In order to know how much money you will need in retirement, you have to know how much money you are spending. As a general rule, you need to save 25 times your annual expenses to retire. This is not equivalent to your salary. When I first learned about the 25x Rule, I assumed that I would never be able to retire. This is why it’s important to know your true expenses.
It’s almost impossible to reduce expenses if you don’t know what they are. Now that you know your numbers, focus on minimizing the four greatest expenses: housing, food, transportation, and debt. Take a look at the expenses that remain. What’s optional? What’s essential? Ask yourself the following: Do you really need Amazon Prime, Hulu, and Netflix? Would your quality of life be jeopardized by eating out once a week rather than three? What if you reduced it to eating out once a month? Can weekend expenses be lowered by inviting friends over for drinks, snacks, and a game night instead of spending $10 per cocktail and $16 on a bad burger?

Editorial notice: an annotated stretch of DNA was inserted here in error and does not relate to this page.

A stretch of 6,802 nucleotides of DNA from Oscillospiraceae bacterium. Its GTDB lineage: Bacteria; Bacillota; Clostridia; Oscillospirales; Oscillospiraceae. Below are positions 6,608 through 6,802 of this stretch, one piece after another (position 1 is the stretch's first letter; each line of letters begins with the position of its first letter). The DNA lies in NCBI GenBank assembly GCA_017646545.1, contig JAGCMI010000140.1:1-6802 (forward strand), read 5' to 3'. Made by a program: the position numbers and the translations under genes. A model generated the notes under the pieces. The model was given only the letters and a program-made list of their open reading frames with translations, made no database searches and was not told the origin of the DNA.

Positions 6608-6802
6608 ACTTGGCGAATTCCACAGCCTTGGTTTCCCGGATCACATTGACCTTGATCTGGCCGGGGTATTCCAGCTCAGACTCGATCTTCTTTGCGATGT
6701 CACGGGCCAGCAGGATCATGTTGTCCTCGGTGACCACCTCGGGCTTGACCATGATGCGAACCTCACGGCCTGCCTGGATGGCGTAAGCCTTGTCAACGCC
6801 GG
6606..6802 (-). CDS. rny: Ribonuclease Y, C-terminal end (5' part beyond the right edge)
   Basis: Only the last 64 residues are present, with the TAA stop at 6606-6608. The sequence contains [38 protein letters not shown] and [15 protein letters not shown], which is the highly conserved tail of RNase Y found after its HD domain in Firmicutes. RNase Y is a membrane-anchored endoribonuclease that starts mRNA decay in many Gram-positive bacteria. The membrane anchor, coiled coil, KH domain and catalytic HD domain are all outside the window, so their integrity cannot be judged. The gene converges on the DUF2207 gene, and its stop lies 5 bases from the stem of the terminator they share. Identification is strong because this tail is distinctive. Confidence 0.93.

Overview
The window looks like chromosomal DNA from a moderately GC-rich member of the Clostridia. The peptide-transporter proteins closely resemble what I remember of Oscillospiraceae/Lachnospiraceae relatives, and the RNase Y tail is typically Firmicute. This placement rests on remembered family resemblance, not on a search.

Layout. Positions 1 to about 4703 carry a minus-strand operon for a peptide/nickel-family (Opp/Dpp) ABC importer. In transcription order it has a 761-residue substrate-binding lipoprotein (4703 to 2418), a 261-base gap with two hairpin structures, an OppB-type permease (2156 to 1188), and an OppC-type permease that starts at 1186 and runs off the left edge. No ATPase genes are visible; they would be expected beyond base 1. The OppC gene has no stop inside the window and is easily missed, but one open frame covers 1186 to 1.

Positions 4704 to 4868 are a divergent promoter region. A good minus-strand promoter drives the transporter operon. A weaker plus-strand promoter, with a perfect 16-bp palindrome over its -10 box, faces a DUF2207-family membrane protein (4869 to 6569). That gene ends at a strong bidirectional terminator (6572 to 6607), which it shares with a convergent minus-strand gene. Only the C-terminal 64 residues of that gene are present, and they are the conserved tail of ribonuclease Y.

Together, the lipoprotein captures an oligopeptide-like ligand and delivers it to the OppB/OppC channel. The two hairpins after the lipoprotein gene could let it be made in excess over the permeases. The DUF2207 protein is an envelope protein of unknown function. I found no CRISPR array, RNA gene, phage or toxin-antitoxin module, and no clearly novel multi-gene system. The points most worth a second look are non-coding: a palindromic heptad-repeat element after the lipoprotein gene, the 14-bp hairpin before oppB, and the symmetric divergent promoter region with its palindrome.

Prioritize what is most important. This is not about living a mediocre life forever, it’s about living your best life every step of the way. Rather than dinner and a movie date would a hike and a picnic allow for the same quality of time desired? Perhaps, it’s cooking in and renting a Redbox. Find creative ways to do what you love while spending less money
There are competing opinions on this. What works for us is automating practically all of our finances. Both of us participate in our respective employer-sponsored retirement plans. Why should the government be the ones to get first dibs on our paychecks? The more we contribute to a 401k or 403b plan the less money the government will collect from our paycheck. For example, if you earn $1,000 and contribute $200 (20%) to your retirement plan you will only be taxed on the remaining $800.